Research sheds light on the ways low-income riders use mass transit
Urban residents hear a lot about public transit fares, but to what extent do transportation costs really affect riders? A group of urban studies researchers at MIT has conducted a new experiment—a randomized, controlled trial—on Boston's MBTA system showing that if low-income people are offered a 50 percent fare discount, their ridership increases by over 30 percent. A new white paper with the results was issued this month. The paper's lead author is MIT Ph.D. student Jeffrey Rosenblum; his co-authors are Department of Urban Studies and Planning professors Jinhua Zhao, Mariana Arcaya, Justin Steil, and Chris Zegras. MIT News spoke to Rosenblum about the results.
Q: What was the impetus for the study, and what did you find?
A: The idea was to look at travel behavior of riders. One of the things we don't ordinarily have access to is how low-income people use the system. We can track seniors because seniors have a special card. But for low-income people, a lot of the information had previously been anecdotal.
There were hardly any studies to help me understand how low-income riders would respond to fare decreases. When I have to look back to a 1964 study from New York City as one of the prime examples that looked at low-income riders, you know there's some missing data.
There have been two hypotheses in this area. One is that low-income people have no choice but to use public transit, so they have to take it out of their food budget or child budget. The other is that they do change behavior when fares decrease. The second is what we ended up finding: Low-income people did take significantly more trips, about a third more, based on the analysis. This suggests that for the low-income people in the study group, who were selected out of food stamps recipients, affordability was a big factor. So that's really the take-home message.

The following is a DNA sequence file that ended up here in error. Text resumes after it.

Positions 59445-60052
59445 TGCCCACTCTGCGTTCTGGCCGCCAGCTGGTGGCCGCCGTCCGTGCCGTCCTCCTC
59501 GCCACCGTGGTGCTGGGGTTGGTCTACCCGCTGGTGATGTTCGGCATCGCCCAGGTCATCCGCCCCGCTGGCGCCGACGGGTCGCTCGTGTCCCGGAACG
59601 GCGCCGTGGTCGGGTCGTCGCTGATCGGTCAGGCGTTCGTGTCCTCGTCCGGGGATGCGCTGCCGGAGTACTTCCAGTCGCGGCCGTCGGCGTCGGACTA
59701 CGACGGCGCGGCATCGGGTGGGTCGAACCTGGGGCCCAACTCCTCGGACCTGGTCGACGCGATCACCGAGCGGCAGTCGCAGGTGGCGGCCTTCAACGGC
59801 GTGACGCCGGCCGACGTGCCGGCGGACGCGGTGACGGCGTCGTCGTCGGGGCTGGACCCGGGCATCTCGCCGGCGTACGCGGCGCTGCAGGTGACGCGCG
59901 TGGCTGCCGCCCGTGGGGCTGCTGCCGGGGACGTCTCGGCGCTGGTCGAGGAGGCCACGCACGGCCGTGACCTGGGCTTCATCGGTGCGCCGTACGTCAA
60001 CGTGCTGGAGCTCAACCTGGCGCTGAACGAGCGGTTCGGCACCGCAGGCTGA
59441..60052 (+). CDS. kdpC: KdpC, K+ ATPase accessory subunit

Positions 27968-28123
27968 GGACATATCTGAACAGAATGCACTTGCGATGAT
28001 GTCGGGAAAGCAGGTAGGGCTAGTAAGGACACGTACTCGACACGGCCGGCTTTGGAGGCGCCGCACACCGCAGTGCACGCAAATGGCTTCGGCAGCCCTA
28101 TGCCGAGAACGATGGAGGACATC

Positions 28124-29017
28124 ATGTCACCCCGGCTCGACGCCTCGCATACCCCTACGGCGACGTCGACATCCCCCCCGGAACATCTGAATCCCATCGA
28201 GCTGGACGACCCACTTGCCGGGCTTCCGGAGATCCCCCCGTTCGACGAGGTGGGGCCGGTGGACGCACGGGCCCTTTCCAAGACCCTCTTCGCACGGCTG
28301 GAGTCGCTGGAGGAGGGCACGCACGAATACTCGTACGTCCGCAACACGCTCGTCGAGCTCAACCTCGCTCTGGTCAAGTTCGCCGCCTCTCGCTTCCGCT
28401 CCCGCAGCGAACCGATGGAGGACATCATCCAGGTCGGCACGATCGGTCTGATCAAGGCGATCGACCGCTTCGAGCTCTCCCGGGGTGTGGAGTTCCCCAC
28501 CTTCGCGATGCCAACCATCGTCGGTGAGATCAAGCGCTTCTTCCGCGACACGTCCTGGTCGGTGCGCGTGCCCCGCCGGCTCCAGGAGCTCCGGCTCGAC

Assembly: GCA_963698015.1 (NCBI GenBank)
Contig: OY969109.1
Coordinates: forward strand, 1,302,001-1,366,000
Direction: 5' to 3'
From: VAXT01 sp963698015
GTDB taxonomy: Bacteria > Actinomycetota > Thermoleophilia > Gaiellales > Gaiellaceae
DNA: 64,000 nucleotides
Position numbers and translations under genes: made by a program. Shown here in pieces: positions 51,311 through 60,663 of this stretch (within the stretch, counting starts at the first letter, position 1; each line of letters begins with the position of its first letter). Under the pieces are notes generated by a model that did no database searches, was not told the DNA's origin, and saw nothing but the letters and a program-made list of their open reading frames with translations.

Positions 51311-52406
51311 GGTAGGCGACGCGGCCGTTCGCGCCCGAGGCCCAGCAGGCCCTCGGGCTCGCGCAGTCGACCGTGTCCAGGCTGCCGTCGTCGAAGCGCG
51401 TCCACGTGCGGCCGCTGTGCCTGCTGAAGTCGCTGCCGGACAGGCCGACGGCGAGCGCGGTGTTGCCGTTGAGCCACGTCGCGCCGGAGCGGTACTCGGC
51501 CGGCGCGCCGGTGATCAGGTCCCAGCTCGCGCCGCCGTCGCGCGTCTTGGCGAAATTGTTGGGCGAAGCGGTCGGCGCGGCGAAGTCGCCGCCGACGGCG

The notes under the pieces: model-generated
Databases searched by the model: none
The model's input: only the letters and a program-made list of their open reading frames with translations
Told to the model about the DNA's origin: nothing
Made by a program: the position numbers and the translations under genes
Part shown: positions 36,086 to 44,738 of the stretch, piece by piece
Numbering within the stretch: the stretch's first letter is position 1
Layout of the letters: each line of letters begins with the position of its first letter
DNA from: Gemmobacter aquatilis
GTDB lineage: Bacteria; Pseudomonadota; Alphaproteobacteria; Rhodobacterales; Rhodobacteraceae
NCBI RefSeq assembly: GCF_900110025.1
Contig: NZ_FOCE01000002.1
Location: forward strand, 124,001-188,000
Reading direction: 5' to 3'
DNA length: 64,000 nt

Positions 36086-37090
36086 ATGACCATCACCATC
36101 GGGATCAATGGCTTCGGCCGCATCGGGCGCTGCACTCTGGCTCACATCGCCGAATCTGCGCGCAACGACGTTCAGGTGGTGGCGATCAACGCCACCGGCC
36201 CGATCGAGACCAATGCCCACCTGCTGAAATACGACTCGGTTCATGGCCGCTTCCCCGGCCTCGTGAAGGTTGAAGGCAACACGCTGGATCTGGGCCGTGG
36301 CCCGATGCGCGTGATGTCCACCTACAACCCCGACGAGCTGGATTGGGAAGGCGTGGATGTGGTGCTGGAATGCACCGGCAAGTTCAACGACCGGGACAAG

Q: There is another layer to the results, though, which is that the increased use of public transit was strongly linked to certain purposes, such as using social services.
A: This gets into an important concept in transportation. No one gets on a bus to get on a bus. They want to go someplace. In the past transit systems really just cared about the numbers of people using the system, and they didn't really care about the purposes of those trips.
In most categories of trip purpose, we didn't see much difference, but in the social services category, we did. Usually when people think of public transportation, they think of commuting to work. And when people think about low-income riders, they don't think about other really important things in life. Low-income people also spend more time on public transit doing errands, visiting family, as well as going to social services and health care providers.
Q: So this is not just a matter of household finance, since it seems like lower fares for low-income people have a kind of multiplier effect, allowing them to access other goods, right?
A: Yes. And any decisions related to implementation and the impact on the system would be as important as trying to find the money to fund such a program. Whenever studies like this get done, the implication is that this is an important issue to address.
But then one question is: Who is going to pay for it, and how? And the second is: Who would administer it? One option would be just to say the MBTA has to do it all. A more creative option would be to incorporate it into an existing government program, like Mass Health, or SNAP, the food stamps program, where those agencies already have a whole customer-service system set up, a database of low-income people, and are already issuing them cards. Imagine if a low-income person had one card, with a debit-card for food stamps, the Mass Health information, and a Charlie Card [an MBTA metro card] chip embedded in it. That's where government efficiency counts. The technology is there but the lack of interagency coordination is a significant barrier.
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